Some teachers even capitulate to the teenaged bullies in their class: last month, the Times reported that a girl in a London private school “was surrounded by up to 60 students who screamed and spat her” after she questioned gender ideology. “Teachers were initially supportive but withdrew their backing after the other sixth-formers accused the girl of transphobia, and the school ended up apologising for not maintaining a ‘safe-space’ in the sixth form,” wrote Nicola Woolcock, the paper’s education correspondent. This girl, ‘Kate’, was interviewed by Julie Bindel for UnHerd last week and she described overhearing her favourite teacher apologising for Kate’s “terrible, hateful behaviour”. Kate, who had only recently left hospital where she was being treated for anorexia, ended up leaving the school. …
Not very long ago, I received an email from my children’s nursery to say that a three-year-old who I’ll call Daisy was now a boy and should be called Robert. As it happened, my three-year-old had, that same morning, informed me he was an astronaut, but it hadn’t occurred to me to tell anyone (or NASA), and that’s because children’s identities are mutable. They are still discovering who they are, and that’s as true for three-year-olds as it is for 13-year-olds. By now, I’ve received several emails from parents I vaguely know, telling me their child — always under 15, invariably female — is trans and now goes by a new name. …
Buy me binders or else:
Discussions about gender are often described as “toxic”, and that means they are characterised by tantrums and threats from activists — again, arguing tactics that will be familiar to parents of teenagers and toddlers alike, and yet that does not diminish their effect. Parents have been terrorised into buying their unhappy teenage daughters binders to suppress their breasts because ignorant and bad faith organisations have told them — without any evidence — that not doing so will push their children towards suicide. …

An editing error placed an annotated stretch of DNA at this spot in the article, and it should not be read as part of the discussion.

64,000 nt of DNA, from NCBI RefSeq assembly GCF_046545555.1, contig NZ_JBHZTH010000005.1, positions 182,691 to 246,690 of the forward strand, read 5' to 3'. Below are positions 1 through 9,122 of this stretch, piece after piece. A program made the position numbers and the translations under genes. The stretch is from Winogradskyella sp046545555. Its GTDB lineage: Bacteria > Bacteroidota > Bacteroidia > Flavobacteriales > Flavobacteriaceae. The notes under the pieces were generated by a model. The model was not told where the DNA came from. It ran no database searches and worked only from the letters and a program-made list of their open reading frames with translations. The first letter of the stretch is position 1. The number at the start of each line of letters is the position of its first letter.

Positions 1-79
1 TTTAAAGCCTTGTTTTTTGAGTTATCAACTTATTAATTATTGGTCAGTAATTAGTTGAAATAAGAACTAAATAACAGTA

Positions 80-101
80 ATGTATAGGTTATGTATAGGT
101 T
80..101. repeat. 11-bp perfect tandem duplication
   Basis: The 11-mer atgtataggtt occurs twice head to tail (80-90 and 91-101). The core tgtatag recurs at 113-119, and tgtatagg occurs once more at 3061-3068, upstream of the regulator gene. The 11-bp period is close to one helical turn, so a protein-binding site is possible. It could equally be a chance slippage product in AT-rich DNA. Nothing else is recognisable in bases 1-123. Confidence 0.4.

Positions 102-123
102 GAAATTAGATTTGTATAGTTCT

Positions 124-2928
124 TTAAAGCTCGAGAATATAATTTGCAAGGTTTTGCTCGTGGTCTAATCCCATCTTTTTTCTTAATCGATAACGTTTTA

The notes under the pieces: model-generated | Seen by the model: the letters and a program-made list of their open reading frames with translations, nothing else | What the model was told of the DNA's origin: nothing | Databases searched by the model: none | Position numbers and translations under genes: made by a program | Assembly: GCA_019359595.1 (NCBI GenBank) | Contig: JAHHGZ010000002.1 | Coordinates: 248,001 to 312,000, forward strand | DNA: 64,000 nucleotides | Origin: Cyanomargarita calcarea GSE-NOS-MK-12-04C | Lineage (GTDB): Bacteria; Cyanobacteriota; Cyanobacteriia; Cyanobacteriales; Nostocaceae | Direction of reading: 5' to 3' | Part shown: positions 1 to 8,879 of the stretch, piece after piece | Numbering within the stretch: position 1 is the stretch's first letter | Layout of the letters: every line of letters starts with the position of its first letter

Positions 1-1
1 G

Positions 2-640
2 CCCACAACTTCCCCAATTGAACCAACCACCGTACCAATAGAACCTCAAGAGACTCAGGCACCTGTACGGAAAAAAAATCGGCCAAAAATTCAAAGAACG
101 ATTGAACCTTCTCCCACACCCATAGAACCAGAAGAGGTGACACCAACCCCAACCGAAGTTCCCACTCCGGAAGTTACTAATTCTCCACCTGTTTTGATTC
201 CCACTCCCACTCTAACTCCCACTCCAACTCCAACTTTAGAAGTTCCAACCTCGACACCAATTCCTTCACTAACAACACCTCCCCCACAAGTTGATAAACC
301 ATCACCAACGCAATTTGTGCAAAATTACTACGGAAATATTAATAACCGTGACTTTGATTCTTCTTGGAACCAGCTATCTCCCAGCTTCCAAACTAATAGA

I was talking to a friend recently about a mutual friend whose daughter has said she is a boy, and so her mum bought her a chest binder, and I said how sad I found that. My friend was shocked by my sadness.
“But what would you do if your daughter wanted one?” she asked.
“I’d ask her what she thought she could do as a boy that she can’t do as a girl, and I’d ask if she wanted to be a boy, or did she want to be different person,” I said.
“But it’s the daughter’s choice,” my friend said.
“It would be her choice if she wanted to self-harm. But I wouldn’t buy her the razor,” I replied.
I don’t know if I’m right, but, like Kate, I was a very unhappy adolescent girl who was treated for anorexia. So I know a little about unhappy and confused adolescent girls, and how much we attack our own bodies to express that unhappiness. I also know what it’s like to be a desperate parent who just wants their kid to stop crying, to be happy and healthy and safe, and to feel like I’m a good parent who listens….
(S)he who yells loudest:
Babies are tyrants. If they don’t get their way, they cry, they scream as if the world is ending and no compromise is possible. Two babies screaming together, I can tell you from experience, is a nightmare. …
The baby-led approach [to the trans issue] is an expression of that because sometimes (often) we don’t know what’s best for our kids, especially when it comes to a new issue like gender. But guess what? Your kid doesn’t know either, and nor, it seems, does anyone else who is supposed to safeguard them.
Our kids aren’t breaking down barriers, they’re rock climbing without any safety ropes, and we’re encouraging it. It’s time for my generation to grow up, and be the adults.